For more on the necessity and standard of judging, please see:

Righteous Judgement

The Pride and Deception of Experience-Based Religion

It’s the ISM issue.

Sermon on Romans 2:1-5

Sermon on Romans 2:11-16

Christopher Adams.

June 12, 2010

John MacArthur vs. the Gospel, pt. 2

Posted in John MacArthur tagged , , , , , , , at 8:21 PM by chriswadams

Last time, I wrote about John MacArthur’s promotion of Common Grace, where he put forth the view that God blesses people apart from the righteousness of Christ. Today, I want to look at MacArthur’s definition of saving Faith. John MacArthur is perhaps best known for his position on Lordship Salvation, which is his way of combating Antinomianism. Regrettably, however, he does it by redefining the nature of Faith:

The Bible says that if we believe on the Lord Jesus Christ we shall be saved. However, the Bible does not present faith as simply “mental assent to the facts of the gospel.” (What is the nature of true saving faith?, 5/30/10)

This is completely untrue. We know this because we just happen to have a definition of faith in the Bible:

But without faith it is impossible to please God. For it is right that the one drawing near to God should believe that He is, and that He becomes a rewarder to the ones seeking Him out. (Hebrews 11:6, LITV)

Here the apostle says that the person with faith must (A) know some facts about God (such as his existence and goodness) and (B) assent to these facts, and believe that they are true. This is what faith is, whether it be faith in the Gospel, or faith in anything else: mere mental assent. Adding new things to the definition of faith is destructive of faith, even if those things, like obedience and good works, are commanded in the Bible.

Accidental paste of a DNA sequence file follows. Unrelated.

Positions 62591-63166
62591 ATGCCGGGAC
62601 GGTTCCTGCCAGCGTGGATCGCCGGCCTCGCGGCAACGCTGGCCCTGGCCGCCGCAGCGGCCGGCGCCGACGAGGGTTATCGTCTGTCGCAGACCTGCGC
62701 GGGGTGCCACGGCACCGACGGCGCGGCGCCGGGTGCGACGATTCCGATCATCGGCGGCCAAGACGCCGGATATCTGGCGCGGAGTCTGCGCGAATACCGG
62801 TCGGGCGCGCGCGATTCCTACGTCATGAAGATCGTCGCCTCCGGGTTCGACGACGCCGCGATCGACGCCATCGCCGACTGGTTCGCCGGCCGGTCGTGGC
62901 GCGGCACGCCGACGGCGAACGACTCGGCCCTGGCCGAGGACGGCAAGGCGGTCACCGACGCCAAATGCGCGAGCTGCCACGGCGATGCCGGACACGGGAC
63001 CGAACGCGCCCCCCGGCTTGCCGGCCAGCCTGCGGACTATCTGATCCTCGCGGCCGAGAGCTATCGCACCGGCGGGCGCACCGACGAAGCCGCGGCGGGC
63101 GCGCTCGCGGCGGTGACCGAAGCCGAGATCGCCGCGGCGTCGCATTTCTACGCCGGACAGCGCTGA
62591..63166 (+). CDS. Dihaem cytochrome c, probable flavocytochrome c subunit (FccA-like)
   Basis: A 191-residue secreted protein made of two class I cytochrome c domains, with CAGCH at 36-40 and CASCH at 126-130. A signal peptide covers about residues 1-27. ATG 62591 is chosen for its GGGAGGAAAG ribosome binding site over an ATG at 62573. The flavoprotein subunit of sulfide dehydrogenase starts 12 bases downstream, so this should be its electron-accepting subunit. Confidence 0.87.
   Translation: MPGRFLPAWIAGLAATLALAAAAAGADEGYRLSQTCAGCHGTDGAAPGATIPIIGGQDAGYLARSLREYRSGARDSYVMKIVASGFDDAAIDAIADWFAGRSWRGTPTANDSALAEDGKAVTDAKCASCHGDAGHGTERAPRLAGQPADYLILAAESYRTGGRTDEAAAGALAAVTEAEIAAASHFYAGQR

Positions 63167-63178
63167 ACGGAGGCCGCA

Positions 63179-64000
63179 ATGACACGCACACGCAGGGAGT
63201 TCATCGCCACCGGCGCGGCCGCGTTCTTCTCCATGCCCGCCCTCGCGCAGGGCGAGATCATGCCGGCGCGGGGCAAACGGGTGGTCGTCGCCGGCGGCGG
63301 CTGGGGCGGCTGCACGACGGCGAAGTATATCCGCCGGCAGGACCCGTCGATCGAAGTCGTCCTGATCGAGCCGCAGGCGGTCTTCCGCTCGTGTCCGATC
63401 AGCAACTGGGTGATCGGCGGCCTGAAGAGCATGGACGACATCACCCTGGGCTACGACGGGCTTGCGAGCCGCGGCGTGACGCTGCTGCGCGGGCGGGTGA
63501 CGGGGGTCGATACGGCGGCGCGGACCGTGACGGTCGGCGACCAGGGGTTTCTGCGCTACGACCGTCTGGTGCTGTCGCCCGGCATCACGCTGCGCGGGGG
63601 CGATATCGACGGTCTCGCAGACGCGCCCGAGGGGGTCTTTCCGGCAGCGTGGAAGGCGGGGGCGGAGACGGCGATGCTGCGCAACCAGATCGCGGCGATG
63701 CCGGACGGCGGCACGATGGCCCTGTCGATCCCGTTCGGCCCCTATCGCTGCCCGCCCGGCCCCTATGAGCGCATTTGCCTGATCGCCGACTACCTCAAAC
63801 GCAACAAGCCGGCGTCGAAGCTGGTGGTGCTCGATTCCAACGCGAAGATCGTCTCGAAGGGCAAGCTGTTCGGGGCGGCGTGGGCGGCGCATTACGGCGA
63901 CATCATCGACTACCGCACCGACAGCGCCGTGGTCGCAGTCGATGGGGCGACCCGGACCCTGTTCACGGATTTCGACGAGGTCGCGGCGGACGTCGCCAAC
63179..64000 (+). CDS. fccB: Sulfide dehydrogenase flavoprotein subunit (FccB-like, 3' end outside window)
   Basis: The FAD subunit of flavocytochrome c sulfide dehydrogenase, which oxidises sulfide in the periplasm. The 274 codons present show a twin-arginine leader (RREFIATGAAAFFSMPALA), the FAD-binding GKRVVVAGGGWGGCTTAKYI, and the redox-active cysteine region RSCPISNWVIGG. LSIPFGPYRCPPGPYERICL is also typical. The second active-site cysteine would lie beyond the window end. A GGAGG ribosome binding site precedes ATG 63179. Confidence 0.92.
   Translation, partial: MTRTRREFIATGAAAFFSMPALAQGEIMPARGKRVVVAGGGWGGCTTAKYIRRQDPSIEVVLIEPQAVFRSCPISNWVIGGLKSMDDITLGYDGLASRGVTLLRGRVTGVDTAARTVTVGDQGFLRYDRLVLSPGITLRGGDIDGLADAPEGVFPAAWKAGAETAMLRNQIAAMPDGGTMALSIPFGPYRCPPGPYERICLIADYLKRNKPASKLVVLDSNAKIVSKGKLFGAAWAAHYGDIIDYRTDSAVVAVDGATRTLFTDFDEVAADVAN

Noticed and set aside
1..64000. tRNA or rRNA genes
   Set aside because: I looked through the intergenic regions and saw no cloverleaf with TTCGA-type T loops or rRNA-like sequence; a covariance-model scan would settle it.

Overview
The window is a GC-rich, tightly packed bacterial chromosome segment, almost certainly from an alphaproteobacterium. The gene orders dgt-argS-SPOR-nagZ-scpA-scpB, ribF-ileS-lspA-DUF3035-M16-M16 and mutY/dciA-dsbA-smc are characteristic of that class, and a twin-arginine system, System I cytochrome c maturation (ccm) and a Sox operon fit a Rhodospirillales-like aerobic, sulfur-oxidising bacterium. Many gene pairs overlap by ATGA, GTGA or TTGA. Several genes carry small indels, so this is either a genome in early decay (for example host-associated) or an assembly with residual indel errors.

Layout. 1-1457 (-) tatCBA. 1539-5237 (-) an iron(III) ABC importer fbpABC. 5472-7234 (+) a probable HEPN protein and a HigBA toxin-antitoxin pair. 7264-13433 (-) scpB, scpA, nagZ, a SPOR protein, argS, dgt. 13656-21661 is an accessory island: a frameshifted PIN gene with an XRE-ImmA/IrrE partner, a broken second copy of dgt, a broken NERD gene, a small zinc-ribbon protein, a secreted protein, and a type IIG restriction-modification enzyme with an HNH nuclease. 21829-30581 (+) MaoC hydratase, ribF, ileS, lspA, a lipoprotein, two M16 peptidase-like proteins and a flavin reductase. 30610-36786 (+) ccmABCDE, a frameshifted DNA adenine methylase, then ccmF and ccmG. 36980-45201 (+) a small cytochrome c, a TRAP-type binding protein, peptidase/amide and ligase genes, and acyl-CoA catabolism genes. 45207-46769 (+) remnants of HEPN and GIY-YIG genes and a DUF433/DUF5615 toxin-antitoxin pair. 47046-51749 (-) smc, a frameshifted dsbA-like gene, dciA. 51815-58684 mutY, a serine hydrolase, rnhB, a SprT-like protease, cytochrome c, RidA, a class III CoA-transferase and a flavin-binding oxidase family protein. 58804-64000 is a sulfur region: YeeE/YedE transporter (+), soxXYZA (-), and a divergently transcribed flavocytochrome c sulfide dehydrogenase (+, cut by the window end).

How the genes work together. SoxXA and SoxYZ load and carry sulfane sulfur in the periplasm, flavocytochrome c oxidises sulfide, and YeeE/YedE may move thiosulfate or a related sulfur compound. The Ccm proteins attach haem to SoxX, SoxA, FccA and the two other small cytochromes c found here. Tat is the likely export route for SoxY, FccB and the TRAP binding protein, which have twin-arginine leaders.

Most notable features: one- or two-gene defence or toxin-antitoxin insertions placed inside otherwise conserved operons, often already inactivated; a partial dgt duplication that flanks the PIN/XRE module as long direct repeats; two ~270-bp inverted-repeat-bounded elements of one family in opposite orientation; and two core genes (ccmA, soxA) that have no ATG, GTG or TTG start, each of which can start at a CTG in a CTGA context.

MacArthur goes on to say this about the nature of faith;

True saving faith involves repentance from one’s sin and a complete trust in the work of Christ to save from sin and make one righteous. The Reformers spoke of three aspects of faith: recognition of the truth claims of the gospel, acknowledgment of their truthfulness and exact correspondence to man’s spiritual need, and a personal commitment to the Lord Jesus Christ who, by virtue of His death, provides the only sufficient sacrifice for one’s personal sin. Any one of these three aspects of faith, taken by themselves, is insufficient to meet the biblical definition of saving faith. However, the presence of all three components together results in saving faith. In other words, saving faith consists of mental, emotional, and volitional elements. (What is the nature of true saving faith?, 5/30/10)

So in addition to knowledge and assent, here MacArthur would like to add “repentance” and “a personal commitment to the Lord Jesus Christ” to the definition of faith. I’m sure this sounds like a great idea, one that is necessary to combat the easy-believism so common in the professing church, but it sets up an impossible standard. An infinitely holy God could never accept anything less than total and perfect commitment. Thus it would be impossible for any mere human being to meet that standard, and all would be eternally lost.

Praise God that Jesus Christ has already met that standard on behalf of his people, establishing a perfect righteousness on their behalf. And praise God that he has also revealed that when he imputes that righteousness to one of his own, he always gives them a desire to repent of their sins and obey his commands and laws. Thus, if someone claims to believe the Gospel, yet has no desire to repent of his sins or obey God’s commandments, we know that that person has not been given faith. Contrary to MacArthur, faith always results in commitment to Christ, not the other way around.